• 5The longest mile: From prototyping to final product Sweet spot in 3D-printing is in low-volume, highly specialized products Very likely LikelyModerately likely Slightly unlikely Very unlikely Q. Over the next 3–5 years, rate the likelihood that 3-D applications will be used mostly for low-volume, specialized products. 0 5 10 15 20 25 30 35 40 45 50 18% 25% 34% 15% 8% Very likely LikelyModerately likely Slightly unlikely Very unlikely Q. Over the next 3–5 years, rate the likelihood that 3-D applications will be used for high-volume production. Number of respondents: 110 Source: PwC and Zpryme survey and analysis, “2014 Disruptive Manufacturing Innovations Survey,” conducted in February 2014. 0 5 10 15 20 25 30 35 40 45 50 33% 17% 13% 8% 29%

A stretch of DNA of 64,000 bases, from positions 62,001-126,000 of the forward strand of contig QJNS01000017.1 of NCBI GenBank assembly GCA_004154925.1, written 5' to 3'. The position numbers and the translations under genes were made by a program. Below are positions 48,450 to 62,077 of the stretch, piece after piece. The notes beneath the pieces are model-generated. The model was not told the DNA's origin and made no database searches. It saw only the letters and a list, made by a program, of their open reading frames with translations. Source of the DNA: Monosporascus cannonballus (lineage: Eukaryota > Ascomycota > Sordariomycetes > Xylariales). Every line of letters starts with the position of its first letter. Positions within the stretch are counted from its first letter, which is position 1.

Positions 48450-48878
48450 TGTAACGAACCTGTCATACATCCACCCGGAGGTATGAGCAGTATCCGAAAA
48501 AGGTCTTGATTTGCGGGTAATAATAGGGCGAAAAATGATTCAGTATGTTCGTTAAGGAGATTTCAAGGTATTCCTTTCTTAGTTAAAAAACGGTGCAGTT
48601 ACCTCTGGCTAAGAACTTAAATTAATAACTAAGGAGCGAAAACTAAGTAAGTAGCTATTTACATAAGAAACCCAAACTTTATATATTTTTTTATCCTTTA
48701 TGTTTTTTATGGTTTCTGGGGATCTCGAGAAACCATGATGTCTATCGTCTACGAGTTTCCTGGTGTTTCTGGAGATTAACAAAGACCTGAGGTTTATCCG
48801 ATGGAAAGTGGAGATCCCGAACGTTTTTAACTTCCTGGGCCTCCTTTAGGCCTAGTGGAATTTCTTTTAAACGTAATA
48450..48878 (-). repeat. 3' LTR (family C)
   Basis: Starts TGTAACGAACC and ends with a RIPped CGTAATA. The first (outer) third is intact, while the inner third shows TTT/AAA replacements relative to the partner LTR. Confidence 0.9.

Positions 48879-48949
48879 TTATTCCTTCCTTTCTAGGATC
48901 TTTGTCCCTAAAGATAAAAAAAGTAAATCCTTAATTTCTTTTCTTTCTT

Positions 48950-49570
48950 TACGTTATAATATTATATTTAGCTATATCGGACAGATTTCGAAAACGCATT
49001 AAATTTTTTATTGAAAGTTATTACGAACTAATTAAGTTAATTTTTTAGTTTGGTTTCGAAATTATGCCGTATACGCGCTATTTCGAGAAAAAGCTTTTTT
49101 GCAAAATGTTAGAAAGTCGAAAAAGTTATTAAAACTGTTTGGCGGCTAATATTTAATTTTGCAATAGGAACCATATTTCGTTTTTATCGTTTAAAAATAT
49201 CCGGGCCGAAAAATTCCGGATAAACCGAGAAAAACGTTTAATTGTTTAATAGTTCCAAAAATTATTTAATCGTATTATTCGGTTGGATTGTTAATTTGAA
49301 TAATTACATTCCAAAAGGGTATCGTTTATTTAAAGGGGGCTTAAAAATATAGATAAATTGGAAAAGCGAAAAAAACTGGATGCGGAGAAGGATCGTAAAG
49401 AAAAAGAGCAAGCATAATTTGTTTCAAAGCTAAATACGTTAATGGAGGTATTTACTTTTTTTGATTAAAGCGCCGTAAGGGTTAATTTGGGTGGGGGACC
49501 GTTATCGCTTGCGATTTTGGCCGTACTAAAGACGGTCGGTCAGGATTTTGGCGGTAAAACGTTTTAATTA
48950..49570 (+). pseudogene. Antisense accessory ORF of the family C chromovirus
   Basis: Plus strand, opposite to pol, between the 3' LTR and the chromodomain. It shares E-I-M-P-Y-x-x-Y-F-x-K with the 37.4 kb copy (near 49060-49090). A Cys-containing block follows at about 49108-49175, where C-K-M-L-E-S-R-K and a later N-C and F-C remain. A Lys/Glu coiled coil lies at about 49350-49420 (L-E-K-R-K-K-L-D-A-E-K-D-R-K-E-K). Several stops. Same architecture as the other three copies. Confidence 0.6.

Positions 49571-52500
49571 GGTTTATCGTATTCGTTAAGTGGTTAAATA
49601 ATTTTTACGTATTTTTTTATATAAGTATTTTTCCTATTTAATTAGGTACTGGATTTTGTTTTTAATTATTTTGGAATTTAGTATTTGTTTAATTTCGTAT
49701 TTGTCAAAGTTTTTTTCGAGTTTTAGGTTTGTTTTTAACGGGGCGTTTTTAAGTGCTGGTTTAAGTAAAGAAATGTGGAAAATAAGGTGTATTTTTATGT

• 6 3-D printing and the new shape of industrial manufacturing boosting labor costs. The company notes that it can save up to 30% through printing compared to traditional manufacturing.14 Lonnie Love, a robotics and 3DP researcher at Oak Ridge National Laboratory, has firsthand experience of 3DP’s consolidating effect. He is redesigning a robotic arm for the US Army that had 238 distinct parts, and had the hydraulics printed into the structure obviating the need for conven- tional hoses. “With 3DP, we’re now down to 28 parts. We did this by combining and integrating parts that had previously been separate,” Love said in an interview with PwC. Next-gen materials to next-gen products On the materials science front, research is unveiling new possibilities—adding to a growing list of “inks” which include now-conventional ones such as poly- mers, ceramics, metals and glass. Take, for example, the entrance of graphene, the carbon-based material, on to the 3DP stage. Touted as a supermaterial, graphene holds promise in electronics, communi- cations and energy storage. Graphene 3D Labs, a company founded in 2013 to research new 3DP inks, has produced a graphene-based “nano-composite” which CEO Elena Polyakova said the company expects to make available commercially by 2015. Graphene, when added in small quantities to material, such as polymers, adds mechanical strength and signifi- cantly improves the thermal and electrical conductivity properties of the material to which it is mixed. Polyakova believes the “inks” are just beginning to evolve and that, potentially, a greater variety will spur wider adoption of 3DP by consumers and manufacturers. “Yet, prices for the inks have a way to go for wider adoption to take hold,” she said in a PwC interview. She noted that material scientists ought to be developing the 3DP industry in greater cooperation with mechanical and software engineers, who are developing the printers and 3DP software. “As next-generation printers start accepting new materials— and when multiple-material printers become common—we’ll see more entrants come into the 3DP ink market,” Polyakova said. She added that the company is seeing interest in printing with graphene-based materials “from all fronts—from artists to the US military, which is interested in 14 “Next 3-D Frontier: Printed Plane Parts,” Wall Street Journal, July 14, 2012. using graphene to develop smart devices like helmets and vests with built-in electronics.” The fourth dimension Pushing inks to still another level, there’s the prospect of 4-D printing—which incorporates “shape memory” fibers into inks which assume different forms (by folding, curling, stretching or twisting) under certain thermal or mechanical forces or other conditions. The 4-D technology could usher in a new era of building functionality into products (e.g., pipes that expand at a certain temperature or material that “reassembles” into a new shape when in contact with water). Alternatively, it could be used to produce hard-to-manufacture shapes, such as a helicopter blade that morphs into a desired shape that’s costly and time consuming to achieve through conventional means. “I think we’re about five years away from seeing 4-D printing yield critical applications,” noted H. Jerry Qi, associate professor, mechanics of mate- rials at Georgia Institute of Technology, a researcher of shape memory fibers, in a PwC interview. “For example, producing an aircraft part made from composite mate- rials is a highly laborious, time-consuming and expensive process. If we could 3D print these composite parts—using multiple materials to build strength—that would be a real game changer,” Qi added. Printing an “intelligent system” As printers advance to multiple mate- rials that are distinctly different (such as ceramics, composites, polymers, and metals), possibilities for wider applica- tions are likely to grow significantly. This is especially the case for products comprising a system of parts and incorporating intelligent functionality—such as sensors, electronics, communications, and microprocessors— making possible the printing of electrical circuits and transistors, for example, into a product. “With current technology, one can add sensors and electronic elements such as wires or induction coils with most of the complex elements produced by tradi- tional means and then added to 3D-printed objects. However, actually printing elec- tronic elements on the inside of the object takes design and production to an altogether different level,” said Elena Polyakova, Ph.D., CEO of Graphene 3D Labs. “The important thing now is to advance 3D printing with two distinctly different materials—say, polymers and metals or polymers and ceramics. That will be a game changer. For example, if we could print polymer with copper wires within the part, that would expand applications. This is the design and 3D printing of systems, as opposed to parts. For example, one could eventually build a helicopter with an energy storage printed into the inside to allow for wireless recharge over a telephone line. It’s hard to do this conventionally with all the parts—and even all the fasteners which add so much weight.” —Dr. Lonnie Love group leader–manufacturing systems, Oak Ridge National Laboratory